Severance and Separation Agreements

Although it is not mandated by law, many companies ask employees to sign a separation or severance agreement when the employee is voluntarily leaving the company or has been terminated. A separation agreement is meant to protect the company from being sued by a former employee. These documents have legal implications and may prevent a person from taking legal actions against the employee for severance pay or wrongful termination.

As with any legal document, you should understand what you are signing before you put your pen to the paper. If you are faced with termination of your employment and asked to sign a document by the company that you are leaving, here are some things that might be a part of that document.

  • The reason that you are leaving your job

The document might state the terms under which you are separating from your employer. This would include termination, resignation, or layoff. Make sure that the reason stated is accurate.

  • A severance package

Your employer must provide you with all pay that is owed to you through your final day of work, and for your unused and accrued vacation days. Some employers also offer severance packages that may or may not include a monetary sum. However, severance packages are not legally required. If your employment contract stated you were meant to receive severance pay upon termination, then you should not sign something relieving the company of that contractual obligation. You should also remember that once you have signed the separation and severance agreement you will be forfeiting the right to sue at a later time for wrongful termination.

  • Tax and insurance considerations

Your agreement should state whether your benefits will be continuing and for how long, and it should detail tax information.

  • Confidentiality agreements

Confidentiality agreements are used by the employer to keep some things you may have handled in your job private, and to prevent you from sharing them once you have left the company. This would include things like company finances or trade secrets. Some exceptions to this confidentiality agreement should also be included though, as in for attorneys or spouses. The agreement may also be used to keep the terms specific to your termination private.

  • Non-Compete Agreements

Non-Compete provisions may be used to prevent a person from taking a job with a similar company, or a competitor of the company you are leaving. The restrictions placed on you from one of these agreements will be limited as to how much they can bind you. Limitations are usually based on location and time- so you might be able to take a job in a company some distance away from the one you worked for, and you cannot be prevented from taking a job with a competitor forever, but rather for a certain time period, such as one or two years. It is important to realize that signing an agreement such as this one might have serious implications for the next job you take.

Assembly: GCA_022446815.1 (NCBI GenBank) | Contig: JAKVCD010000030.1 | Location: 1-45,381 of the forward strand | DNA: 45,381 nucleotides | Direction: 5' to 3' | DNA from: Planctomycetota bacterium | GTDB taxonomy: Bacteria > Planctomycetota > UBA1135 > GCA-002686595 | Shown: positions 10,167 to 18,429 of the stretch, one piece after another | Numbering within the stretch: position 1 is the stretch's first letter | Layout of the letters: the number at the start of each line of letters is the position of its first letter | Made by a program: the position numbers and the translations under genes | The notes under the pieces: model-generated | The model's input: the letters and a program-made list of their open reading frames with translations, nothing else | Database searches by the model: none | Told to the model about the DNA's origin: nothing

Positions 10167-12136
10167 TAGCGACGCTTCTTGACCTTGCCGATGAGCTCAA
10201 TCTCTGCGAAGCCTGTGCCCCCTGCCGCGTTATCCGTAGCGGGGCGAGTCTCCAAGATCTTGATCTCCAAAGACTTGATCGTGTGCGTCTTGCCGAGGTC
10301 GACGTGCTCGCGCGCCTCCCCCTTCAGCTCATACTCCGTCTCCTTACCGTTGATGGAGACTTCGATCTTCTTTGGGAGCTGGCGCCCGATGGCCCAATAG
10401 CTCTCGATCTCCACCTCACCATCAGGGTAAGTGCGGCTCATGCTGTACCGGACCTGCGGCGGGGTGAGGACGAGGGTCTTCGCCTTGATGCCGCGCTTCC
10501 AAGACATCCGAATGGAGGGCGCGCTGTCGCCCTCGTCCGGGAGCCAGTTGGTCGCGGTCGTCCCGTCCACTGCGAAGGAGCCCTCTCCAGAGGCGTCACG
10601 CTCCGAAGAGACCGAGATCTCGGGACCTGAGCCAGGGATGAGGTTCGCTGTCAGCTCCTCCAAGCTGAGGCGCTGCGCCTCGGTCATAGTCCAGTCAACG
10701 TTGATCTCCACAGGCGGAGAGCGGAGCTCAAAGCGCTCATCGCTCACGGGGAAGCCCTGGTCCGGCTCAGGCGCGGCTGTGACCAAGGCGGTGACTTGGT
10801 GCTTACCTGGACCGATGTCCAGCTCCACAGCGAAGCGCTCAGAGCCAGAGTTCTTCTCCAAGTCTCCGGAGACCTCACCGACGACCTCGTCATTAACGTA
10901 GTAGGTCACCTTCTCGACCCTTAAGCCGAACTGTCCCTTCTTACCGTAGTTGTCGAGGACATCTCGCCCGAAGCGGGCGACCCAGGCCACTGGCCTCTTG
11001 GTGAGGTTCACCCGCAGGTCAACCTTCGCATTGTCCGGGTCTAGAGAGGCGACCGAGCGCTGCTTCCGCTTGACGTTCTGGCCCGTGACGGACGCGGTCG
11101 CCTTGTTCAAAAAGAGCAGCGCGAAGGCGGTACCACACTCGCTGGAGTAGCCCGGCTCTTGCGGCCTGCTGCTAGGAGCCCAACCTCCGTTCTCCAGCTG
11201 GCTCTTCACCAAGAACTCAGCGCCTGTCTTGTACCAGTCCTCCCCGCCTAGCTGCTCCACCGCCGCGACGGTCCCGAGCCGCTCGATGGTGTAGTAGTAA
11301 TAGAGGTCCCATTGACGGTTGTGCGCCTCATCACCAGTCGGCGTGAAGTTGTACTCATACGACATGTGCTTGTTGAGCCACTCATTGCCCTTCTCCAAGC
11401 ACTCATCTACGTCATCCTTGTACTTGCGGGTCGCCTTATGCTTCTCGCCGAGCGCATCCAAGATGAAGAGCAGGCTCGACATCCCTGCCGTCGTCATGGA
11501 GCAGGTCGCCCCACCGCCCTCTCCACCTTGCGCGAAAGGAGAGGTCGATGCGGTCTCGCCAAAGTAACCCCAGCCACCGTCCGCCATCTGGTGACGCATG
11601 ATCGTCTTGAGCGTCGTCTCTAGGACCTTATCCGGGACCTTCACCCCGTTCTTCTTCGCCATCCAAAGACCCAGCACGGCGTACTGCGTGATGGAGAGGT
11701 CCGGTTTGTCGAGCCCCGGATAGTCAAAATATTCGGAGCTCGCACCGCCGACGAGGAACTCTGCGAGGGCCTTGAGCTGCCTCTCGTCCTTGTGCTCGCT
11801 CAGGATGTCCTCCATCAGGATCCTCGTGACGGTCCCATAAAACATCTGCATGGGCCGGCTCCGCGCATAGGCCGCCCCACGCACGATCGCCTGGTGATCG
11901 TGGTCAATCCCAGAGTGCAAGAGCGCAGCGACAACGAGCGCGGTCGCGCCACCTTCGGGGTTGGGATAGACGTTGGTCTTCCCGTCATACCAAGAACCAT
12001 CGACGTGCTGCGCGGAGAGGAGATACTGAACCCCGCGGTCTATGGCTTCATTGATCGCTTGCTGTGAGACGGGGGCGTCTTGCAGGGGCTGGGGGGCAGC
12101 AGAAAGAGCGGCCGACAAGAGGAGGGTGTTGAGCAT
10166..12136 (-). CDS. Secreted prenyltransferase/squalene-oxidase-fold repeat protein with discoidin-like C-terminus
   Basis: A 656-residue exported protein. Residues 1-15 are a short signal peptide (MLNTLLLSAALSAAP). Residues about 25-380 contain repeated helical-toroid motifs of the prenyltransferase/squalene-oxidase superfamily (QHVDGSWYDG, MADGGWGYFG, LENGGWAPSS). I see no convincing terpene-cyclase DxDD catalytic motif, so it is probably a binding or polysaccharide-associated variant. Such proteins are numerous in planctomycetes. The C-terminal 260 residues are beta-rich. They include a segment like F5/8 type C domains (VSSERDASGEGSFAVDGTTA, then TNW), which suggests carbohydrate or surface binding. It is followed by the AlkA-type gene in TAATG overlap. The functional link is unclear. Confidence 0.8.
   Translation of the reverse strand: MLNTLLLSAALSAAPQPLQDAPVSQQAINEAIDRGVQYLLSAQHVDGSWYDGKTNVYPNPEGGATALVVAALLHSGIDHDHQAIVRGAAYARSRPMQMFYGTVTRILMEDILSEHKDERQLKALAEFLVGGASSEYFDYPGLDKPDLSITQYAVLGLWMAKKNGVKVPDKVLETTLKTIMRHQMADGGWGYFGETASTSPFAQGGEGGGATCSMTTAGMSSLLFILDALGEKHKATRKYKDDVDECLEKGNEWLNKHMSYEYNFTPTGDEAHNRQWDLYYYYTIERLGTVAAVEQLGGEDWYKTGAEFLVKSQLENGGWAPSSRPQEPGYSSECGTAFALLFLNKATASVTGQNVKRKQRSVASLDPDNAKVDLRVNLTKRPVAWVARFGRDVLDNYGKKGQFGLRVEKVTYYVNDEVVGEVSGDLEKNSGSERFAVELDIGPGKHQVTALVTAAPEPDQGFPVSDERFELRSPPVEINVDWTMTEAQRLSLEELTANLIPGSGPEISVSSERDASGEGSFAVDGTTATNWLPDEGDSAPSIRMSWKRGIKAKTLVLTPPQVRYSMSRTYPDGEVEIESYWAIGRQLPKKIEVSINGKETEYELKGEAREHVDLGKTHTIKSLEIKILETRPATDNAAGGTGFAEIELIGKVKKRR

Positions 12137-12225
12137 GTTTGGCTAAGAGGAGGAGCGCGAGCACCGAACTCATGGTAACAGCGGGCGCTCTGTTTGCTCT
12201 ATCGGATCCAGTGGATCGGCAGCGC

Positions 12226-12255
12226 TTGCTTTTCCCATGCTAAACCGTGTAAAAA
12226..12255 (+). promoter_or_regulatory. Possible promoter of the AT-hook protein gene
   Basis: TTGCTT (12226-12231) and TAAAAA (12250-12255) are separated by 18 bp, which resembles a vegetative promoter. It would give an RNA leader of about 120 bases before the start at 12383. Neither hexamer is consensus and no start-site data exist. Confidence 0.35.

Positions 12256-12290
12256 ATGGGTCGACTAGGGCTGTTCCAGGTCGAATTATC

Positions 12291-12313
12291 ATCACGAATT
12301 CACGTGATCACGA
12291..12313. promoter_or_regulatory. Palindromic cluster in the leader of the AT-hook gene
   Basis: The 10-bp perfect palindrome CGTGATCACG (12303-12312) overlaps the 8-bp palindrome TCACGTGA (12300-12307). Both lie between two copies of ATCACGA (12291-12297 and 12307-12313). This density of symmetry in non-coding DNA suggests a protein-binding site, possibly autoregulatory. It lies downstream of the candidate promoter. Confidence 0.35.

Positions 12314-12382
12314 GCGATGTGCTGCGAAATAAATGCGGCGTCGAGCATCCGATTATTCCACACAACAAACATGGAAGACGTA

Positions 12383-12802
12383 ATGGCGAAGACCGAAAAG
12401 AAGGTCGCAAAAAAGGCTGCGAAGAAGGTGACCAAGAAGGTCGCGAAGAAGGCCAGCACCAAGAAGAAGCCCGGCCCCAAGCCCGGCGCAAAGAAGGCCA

• Other provisions

A company might want you to sign a non-disparagement clause, preventing you from saying certain negative things about the company or your reason for leaving. The agreement might also include some practical items such as information about where to send your outstanding pay, or your need to return company property that you have in your possession.

What should I consider prior to signing a separation agreement or severance agreement?

You should be certain that you fully understand all of the implications of what you are signing, and what rights you are forfeiting by signing a separation agreement. If you think you might have a claim for discrimination or wrongful termination, you should not sign the agreement, and should seek advice from an attorney before you take any actions.

You also should look at the employment contract you signed when you were hired by the company. Whether or not you agree to a non-compete in your separation agreement will not matter as much if you already signed such an agreement as part of your employment contract. Still, if anything you signed seems unfair, you should make sure that the restrictions placed on you are within the company’s legal rights to impose.

If you have any doubts about whether you should be signing a separation or severance agreement, you should seek the advice of an employment attorney to ensure that your rights are being protected.

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At Stern Law, PLLC, we have compassionate and caring attorneys ready to work with you to find the best solution to your employment law related legal issues. Contact Stern Law, PLLC today at (844) 808-7529 for a free consolation with an experienced employment attorney.

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